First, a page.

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April 2017
Vol. 36 No. 3

A publication of the
International Sculpture Center

This selection of shows has been curated by Sculpture magazine editorial staff and includes just a few of the great shows around the world.

21er Haus - Vienna: Franz West- ARTISTCLUB
Through April 23, 2017
West, Stolen Fantasy Coming out of a powerful 1960s performance scene led by the Viennese Actionists, West developed an early interest in the potential of objects to trigger an array of psychological states and experiences. Not only did he recast the artwork as a participatory proposition with his biomorphic and prosthetic manipulations designed to be worn and moved, but he also reconceived the act of creation, transforming it into an ongoing collaborative process involving both artists and viewers. In 1999, West initiated the ARTISTCLUB, a radical challenge to the idea of the independent artwork and its singular creator, and though it didn’t come to full fruition in his lifetime, this show gives a sense of its playful, subversive spirit. Made by 36 different artists working in tandem with West, featured works—including the ambitious Extroversion, for the 2011 Venice Biennale—demonstrate the principles of dialogic making. This ideal of collaboration runs on the energy of continual flux—everything can be upended, and by anyone. 21er Haus honors that principle by offering a Heimo Zobernig/West work as an open stage for participation and inviting visitors to interact with the objects.

Web site www.21erhaus.at


Franz West, Stolen Fantasy.
Arter- Instanbul: Jake and Dinos Chapman
Through May 7, 2017
Chapman, Kino Klub II Perpetrators of shock and scandal since 1990, the Chapmans continue to mine the depths of depravity. From sexually reconfigured mannequins to tribal sculptures serving the cult of the Golden Arches, their works unmask the savage face of contemporary culture. “In the Realm of the Senseless,” their first solo exhibition in Turkey, features a selection of wellknown and new works, including the largest selection yet assembled of the “Hell” series. Alternately naïve, sarcastic, funny, and horrifying, works such as Unhappy Feet, Fucking Dinosaurs, and The Sum of All Evil force us to examine the debased condition of our political, social, and moral present. From extinction and environmental depredation to exploitation in the name of consumption and human perversions of every description, the result is a deeply complex, intelligent, and intense vision of morass, a mirror image of a twisted zeitgeist.

Web site www.arter.org.tr

Jake and Dinos Chapman, Kino Klub II.
Block Museum, Northwestern University- Evanston, Illinois: Kader Attia
Through April 16, 2017
Attia, Les blessures sont la Laying bare questions of community, diversity, exile, and the clash of cultures, Attia’s installations frequently plunge viewers into confrontational environments of mental and/or physical discomfort. “Reflecting Memory” features a group of new works based in part on the collections of Northwestern’s Herskovits Library of African Studies. Extending his preoccupation with the idea of repair—both physical and psychological—as it applies to individuals and societies, these works once again emphasize the healing and reparatory aspects of the process, as opposed to its cooptation for darker purposes of control. Drawing resonant parallels between phantom limb sensations and traumatic memories passed down through generations, this re-examination of the legacies of slavery and xenophobia strikes close to home, reminding U.S. viewers that division and hardened conflict aren’t limited to other parts of the world—psychopathology and its rhetoric of justification as well as the repressed wounds of colonialism run just as deeply through our own past and present.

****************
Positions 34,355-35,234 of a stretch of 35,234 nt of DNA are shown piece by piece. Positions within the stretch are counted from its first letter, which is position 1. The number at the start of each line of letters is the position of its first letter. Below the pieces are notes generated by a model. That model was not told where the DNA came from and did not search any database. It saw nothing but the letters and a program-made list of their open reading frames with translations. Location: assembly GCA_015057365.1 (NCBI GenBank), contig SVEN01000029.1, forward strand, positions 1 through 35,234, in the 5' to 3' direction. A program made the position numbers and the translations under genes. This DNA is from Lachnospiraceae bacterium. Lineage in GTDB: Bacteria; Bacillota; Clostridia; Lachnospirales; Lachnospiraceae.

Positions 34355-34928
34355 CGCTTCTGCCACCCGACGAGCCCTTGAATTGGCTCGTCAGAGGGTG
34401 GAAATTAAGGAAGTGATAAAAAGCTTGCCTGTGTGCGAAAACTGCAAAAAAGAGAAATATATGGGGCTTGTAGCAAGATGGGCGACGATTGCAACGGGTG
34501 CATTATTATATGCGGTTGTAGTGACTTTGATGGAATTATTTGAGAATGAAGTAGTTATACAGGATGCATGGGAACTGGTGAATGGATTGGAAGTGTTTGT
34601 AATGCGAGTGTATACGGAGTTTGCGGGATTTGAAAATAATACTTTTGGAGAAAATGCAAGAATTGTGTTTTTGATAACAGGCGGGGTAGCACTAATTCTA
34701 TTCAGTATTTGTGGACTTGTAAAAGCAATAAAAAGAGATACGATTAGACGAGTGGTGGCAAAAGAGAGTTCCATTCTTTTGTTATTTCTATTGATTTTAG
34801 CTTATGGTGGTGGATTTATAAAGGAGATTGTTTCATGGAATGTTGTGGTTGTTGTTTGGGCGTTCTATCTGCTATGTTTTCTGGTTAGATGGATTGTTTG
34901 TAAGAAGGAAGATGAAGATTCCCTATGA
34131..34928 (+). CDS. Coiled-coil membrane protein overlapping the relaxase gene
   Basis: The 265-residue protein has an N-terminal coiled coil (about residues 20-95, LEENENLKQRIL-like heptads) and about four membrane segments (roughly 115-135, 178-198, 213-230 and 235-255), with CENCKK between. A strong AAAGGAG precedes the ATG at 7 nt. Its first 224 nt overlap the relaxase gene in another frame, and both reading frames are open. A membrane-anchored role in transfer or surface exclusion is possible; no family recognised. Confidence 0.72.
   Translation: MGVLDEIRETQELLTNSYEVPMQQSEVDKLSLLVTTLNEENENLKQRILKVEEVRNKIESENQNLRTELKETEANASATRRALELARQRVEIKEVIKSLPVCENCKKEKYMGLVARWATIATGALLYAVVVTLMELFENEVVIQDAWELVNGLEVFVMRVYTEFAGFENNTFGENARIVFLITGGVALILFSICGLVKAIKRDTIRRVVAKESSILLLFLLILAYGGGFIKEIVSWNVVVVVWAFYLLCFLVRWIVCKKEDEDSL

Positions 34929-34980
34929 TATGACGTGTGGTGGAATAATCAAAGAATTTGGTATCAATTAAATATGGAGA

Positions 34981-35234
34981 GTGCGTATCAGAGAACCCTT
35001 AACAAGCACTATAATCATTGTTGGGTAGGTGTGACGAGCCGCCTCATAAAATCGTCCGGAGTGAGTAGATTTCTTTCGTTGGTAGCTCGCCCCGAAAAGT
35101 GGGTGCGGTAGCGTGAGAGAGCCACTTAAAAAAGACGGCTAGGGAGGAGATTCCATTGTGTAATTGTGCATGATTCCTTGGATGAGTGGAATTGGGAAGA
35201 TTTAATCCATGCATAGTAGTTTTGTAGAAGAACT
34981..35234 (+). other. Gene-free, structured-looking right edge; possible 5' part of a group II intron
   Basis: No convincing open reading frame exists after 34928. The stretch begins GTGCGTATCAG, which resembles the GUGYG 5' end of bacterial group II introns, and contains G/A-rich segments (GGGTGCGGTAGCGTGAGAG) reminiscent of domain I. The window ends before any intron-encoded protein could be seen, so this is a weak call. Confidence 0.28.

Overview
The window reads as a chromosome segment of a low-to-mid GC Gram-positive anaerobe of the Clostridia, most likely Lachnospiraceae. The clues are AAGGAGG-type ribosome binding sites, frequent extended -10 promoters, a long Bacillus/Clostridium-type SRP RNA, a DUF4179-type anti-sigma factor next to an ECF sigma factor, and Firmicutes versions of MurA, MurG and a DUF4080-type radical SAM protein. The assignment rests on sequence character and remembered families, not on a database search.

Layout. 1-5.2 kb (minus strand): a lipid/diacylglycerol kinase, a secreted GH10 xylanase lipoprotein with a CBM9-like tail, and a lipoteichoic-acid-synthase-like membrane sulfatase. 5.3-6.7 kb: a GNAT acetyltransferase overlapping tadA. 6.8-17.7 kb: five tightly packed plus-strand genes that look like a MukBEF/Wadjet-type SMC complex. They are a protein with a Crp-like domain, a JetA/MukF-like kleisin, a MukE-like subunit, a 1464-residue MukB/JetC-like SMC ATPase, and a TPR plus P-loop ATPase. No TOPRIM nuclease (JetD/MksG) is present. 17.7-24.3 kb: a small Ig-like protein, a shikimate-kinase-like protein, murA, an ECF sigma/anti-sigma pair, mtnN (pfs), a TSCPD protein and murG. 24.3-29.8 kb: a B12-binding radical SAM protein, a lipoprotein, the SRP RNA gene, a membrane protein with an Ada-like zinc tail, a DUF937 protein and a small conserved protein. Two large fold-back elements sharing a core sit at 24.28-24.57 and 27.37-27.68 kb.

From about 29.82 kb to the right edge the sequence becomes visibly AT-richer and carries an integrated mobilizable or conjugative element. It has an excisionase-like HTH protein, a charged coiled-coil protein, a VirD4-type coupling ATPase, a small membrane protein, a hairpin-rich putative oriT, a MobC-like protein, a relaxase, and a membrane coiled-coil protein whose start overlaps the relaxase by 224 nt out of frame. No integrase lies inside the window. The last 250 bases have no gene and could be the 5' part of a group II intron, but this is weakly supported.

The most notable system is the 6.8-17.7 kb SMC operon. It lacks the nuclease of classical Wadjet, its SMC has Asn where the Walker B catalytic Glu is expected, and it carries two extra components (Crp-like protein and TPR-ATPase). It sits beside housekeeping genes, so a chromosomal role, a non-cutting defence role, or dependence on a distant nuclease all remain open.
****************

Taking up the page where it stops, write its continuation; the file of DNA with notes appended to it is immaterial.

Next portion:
Web site www.blockmuseum.northwestern.edu

Kader Attia, Les blessures sont lá.

Fondazione Prada- Venice: Pamela Rosenkranz
Through May 14, 2017
Rosenkranz, Our Product Rosenkranz’s sculptures, installations, and paintings raise fundamental questions about what it means to be human in today’s world. Drawing on extensive research, she seeks out the material realities behind the cultural constructions posited by philosophy, religion, medicine, and marketing. Rational to the extreme, she approaches the body as a tool to investigate accepted accounts of our being in both its physical and psychological aspects—everything from blushing (self-induced via Viagra) to the Pavlovian response sparked by certain flesh tones (separated from bodies). Our Product, her tour-deforce installation at the 2015 Venice Biennale, exposed the hard-wired biological mechanisms that have shaped time-honored aesthetic tenets and now guide the shrewdest advertising strategems. Her new work, Infection, appears to be nothing more than a giant pile of sand, but it puts visitors at the mercy of unconscious urges controlled by a neuroactive parasite (present in humans worldwide). Impregnated with the fragrance of synthetic cat phero - mones (cats are the principal host of Toxoplasma gondii), the sand activates an attraction impulse, dictating movement and behavior. Infection may be insidious, but it reflects the truth of a “human-indifferent universe,” one where treasured markers of our individuality, indeed of our humanity, mean nothing.

Web site www.fondazioneprada.org

Pamela Rosenkranz, Our Product.
Hammer Museum- Los Angeles: Kevin Beasley
Through April 23, 2017
Beasley, Chairs of the ministers of defense Beasley’s raw and performative work explores the physical materiality and cultural connotations of objects and sounds. A hybrid of assemblage and process art, his sculptures bind personal ephemera such as discarded clothes and studio debris into archaeological aggregations held together with resin and polyurethane. Working only until the resin hardens, he strikes a balance between the inherent properties of the materials and the finished forms, which preserve embedded artifacts intact. Already referencing an absent human presence, these works frequently act as acoustic mirrors, mute in themselves but reflecting ambient and recorded sound. Though we might recognize what we see (house dresses, Air Jordans, bandanas) and hear (samples from dead rappers), these bits have been run through the mill of symbolism to transcend familiar surface identity; distilled and refined, they begin to echo a visual language that we still understand today, albeit remotely. Chair of the Ministers of Defense, Beasley’s new project, forces the issue, translating a historic power structure into contemporary parlance. In this remixed cooptation, Bernini’s Chair of St. Peter (a reliquary for the “original” seat of Vatican legitimacy) grounds another iconic image, morphing into the wicker “peacock” chair of Black Panther Party founder Huey P. Newton, where he was photo - graphed sitting in state with a shotgun in one hand and a spear in the other. Surrounded by ghostly proxies of Bernini’s church fathers, Beasley’s empty cathedra marks the crossroads where promises of protection and redemption battle acts of ignorance and violence.